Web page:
Jared Diamond has an article on edge.org, somewhat provocatively titled: How to get rich? The question his after is simply, “what is the best way to organize human groups and human organizations and businesses so as to maximize productivity, creativity, innovation, and wealth?”
His final conclusion, based on his story of human history, are a couple of principles.
First, the principle that really isolated groups are at a disadvantage, because most groups get most of their ideas and innovations from the outside. Second, I also derive the principle of intermediate fragmentation: you don’t want excessive unity and you don’t want excessive fragmentation; instead, you want your human society or business to be broken up into a number of groups which compete with each other but which also maintain relatively free communication with each other.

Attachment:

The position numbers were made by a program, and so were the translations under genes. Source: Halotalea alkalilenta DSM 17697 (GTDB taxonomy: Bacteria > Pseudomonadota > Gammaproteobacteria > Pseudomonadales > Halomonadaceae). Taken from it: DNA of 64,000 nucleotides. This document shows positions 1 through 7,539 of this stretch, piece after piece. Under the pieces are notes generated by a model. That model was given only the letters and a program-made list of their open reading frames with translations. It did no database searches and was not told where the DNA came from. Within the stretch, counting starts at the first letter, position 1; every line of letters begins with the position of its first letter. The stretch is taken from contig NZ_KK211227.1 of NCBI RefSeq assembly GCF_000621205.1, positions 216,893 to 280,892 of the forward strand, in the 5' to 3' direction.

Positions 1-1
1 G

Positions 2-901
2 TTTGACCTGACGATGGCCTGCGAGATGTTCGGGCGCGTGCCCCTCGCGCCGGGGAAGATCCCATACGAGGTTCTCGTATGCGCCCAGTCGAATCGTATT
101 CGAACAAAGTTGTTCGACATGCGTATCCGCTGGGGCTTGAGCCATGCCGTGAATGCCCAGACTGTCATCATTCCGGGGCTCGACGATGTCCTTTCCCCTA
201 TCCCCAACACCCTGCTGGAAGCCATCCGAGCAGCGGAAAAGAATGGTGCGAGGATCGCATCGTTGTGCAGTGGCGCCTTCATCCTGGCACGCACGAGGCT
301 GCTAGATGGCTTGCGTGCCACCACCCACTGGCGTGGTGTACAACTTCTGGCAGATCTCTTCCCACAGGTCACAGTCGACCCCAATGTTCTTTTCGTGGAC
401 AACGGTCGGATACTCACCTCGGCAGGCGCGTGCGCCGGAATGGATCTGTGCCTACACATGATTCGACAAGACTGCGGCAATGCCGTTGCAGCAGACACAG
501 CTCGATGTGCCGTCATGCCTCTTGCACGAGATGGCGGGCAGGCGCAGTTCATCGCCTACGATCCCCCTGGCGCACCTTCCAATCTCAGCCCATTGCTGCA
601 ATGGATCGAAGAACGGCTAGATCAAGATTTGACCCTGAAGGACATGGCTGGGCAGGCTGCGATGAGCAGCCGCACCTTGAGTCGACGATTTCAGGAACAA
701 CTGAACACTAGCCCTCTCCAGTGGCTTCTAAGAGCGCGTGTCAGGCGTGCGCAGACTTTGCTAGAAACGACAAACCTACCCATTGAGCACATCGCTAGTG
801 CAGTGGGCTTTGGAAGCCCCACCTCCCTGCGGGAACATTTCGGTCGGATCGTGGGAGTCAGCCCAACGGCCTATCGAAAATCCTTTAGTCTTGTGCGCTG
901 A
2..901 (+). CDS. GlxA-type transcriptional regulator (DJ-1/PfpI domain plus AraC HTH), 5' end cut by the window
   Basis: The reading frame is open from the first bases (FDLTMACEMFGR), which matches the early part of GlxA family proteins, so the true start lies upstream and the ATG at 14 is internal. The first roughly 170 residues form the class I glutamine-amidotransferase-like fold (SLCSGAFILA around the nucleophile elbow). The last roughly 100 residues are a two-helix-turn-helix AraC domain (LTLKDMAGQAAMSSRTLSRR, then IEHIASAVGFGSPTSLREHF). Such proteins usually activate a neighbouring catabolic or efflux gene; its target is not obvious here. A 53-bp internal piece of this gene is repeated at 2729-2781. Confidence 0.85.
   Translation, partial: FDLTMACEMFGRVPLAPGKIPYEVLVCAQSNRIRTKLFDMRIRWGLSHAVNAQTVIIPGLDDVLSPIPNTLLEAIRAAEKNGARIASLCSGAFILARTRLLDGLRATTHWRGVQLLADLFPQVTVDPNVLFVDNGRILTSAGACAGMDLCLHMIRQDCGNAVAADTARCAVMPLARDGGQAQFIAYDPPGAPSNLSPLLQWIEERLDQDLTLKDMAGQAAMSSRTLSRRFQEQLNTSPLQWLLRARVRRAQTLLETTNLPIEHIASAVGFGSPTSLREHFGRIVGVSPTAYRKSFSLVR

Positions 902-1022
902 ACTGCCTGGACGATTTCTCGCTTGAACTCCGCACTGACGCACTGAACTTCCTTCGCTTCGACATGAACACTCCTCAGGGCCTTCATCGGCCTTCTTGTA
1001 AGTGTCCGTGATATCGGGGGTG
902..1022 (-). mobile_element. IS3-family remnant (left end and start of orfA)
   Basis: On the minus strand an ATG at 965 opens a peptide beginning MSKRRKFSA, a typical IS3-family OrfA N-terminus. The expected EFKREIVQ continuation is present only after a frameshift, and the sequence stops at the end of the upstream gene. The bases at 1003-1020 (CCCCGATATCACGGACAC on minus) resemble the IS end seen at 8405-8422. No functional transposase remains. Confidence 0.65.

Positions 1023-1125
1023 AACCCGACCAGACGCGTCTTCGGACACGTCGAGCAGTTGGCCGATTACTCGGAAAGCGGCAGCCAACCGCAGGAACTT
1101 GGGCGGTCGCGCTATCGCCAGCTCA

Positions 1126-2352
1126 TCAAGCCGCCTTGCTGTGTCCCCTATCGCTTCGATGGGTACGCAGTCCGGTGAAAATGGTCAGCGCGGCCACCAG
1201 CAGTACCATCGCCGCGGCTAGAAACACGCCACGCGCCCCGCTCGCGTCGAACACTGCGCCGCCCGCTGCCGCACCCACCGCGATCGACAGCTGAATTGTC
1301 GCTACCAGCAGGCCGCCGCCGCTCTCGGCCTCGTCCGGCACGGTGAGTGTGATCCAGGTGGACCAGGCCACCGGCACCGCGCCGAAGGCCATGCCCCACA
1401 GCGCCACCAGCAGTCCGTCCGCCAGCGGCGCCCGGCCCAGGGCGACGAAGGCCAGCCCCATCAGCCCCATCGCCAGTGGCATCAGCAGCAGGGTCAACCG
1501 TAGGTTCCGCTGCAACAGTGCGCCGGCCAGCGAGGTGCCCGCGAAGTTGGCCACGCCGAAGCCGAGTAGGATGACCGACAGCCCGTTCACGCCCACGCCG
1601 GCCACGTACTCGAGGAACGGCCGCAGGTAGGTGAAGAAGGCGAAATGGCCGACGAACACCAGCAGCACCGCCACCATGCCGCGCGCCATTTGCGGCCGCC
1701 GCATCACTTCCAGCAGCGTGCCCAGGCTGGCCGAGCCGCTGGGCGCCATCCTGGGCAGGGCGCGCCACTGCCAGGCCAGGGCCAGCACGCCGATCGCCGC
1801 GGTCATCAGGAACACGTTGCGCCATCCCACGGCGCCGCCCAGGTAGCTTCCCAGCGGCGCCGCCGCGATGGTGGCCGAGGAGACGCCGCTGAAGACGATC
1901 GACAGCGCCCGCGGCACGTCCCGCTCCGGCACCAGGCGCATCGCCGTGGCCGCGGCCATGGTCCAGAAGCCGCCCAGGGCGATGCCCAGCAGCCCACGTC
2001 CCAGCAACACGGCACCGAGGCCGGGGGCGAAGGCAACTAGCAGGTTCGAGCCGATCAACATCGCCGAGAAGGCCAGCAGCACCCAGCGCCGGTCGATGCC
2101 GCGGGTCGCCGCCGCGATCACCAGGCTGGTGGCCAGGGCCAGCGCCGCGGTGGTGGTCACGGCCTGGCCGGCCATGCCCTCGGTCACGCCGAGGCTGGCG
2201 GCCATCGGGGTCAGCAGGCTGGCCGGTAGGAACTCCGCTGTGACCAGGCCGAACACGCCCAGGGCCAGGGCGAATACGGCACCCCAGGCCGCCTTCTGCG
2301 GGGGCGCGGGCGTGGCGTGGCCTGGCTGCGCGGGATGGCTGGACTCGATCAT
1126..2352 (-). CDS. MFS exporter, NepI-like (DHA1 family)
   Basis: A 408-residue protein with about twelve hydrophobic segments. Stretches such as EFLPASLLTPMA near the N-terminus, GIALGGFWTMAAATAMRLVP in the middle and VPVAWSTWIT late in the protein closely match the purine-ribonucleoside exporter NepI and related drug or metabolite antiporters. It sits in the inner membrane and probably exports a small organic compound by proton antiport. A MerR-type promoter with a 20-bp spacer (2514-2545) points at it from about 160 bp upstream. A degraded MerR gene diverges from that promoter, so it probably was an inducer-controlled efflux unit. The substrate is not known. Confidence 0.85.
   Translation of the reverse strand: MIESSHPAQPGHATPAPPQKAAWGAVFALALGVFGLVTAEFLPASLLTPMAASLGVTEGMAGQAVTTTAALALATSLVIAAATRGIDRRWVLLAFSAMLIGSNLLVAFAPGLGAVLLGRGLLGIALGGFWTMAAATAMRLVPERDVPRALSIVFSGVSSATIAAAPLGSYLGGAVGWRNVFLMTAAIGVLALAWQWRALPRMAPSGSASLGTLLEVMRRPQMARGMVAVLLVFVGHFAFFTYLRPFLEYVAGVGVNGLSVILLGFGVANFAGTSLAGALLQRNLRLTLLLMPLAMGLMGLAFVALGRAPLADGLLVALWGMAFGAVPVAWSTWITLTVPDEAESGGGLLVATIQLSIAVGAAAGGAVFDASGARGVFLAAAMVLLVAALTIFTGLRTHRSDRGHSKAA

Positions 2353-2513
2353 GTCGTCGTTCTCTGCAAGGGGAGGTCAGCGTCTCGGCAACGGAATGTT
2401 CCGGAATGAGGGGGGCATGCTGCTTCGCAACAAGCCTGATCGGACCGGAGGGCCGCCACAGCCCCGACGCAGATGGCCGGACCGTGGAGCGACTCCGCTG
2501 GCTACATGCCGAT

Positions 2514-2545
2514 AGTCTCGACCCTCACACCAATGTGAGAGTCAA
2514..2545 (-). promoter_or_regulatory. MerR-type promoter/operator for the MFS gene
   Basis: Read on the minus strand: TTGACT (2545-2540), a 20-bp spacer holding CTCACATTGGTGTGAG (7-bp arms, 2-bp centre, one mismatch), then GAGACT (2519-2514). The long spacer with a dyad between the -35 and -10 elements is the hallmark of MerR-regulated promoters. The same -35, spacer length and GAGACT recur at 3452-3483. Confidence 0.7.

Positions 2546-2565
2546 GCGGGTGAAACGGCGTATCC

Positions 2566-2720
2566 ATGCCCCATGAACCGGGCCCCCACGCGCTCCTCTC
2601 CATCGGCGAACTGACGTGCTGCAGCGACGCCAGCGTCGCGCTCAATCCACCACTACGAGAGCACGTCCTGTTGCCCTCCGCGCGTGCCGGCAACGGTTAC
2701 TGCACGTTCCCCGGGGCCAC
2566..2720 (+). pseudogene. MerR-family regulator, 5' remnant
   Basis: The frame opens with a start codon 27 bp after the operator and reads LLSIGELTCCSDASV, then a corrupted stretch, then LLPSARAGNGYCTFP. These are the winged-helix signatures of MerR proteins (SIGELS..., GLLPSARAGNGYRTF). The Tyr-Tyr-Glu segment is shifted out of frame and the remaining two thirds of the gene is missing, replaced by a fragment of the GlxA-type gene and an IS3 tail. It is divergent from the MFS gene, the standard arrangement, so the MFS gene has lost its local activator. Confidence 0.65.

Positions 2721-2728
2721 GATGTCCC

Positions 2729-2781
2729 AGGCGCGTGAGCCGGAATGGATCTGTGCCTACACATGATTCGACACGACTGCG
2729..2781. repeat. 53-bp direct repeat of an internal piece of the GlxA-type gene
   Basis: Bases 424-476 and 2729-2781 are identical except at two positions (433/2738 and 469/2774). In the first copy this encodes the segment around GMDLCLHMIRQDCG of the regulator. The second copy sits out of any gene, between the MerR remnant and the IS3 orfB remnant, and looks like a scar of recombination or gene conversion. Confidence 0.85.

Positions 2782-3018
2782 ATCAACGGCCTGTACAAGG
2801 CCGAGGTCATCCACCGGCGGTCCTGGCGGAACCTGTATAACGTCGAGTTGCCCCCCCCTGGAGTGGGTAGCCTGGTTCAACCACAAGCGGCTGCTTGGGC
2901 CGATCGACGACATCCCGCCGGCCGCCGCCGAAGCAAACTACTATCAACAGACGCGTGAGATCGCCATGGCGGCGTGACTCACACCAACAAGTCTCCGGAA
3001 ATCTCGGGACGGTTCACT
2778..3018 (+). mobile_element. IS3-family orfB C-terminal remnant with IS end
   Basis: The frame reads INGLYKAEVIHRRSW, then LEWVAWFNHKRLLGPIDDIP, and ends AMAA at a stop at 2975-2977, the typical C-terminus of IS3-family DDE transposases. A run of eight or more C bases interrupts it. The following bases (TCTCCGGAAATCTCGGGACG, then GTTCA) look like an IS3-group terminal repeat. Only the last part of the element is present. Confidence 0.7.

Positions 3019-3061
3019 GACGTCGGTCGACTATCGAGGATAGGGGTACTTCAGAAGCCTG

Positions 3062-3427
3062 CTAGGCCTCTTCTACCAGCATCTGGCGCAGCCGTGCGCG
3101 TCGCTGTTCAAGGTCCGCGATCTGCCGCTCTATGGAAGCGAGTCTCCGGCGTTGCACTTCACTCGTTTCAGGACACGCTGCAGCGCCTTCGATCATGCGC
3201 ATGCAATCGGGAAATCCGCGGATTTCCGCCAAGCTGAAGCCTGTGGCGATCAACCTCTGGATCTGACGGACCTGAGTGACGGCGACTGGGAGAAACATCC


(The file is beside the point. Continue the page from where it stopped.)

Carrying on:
I am not sure whether this knowledge will help make me rich, but it does indicate to me that the system I utilize in my teaching style (students working together in smaller groups, with open communication mechanisms between the groups) is reasonably sound. Also significant would be increasing diversity in the classroom – though that is not something I typically have any control over.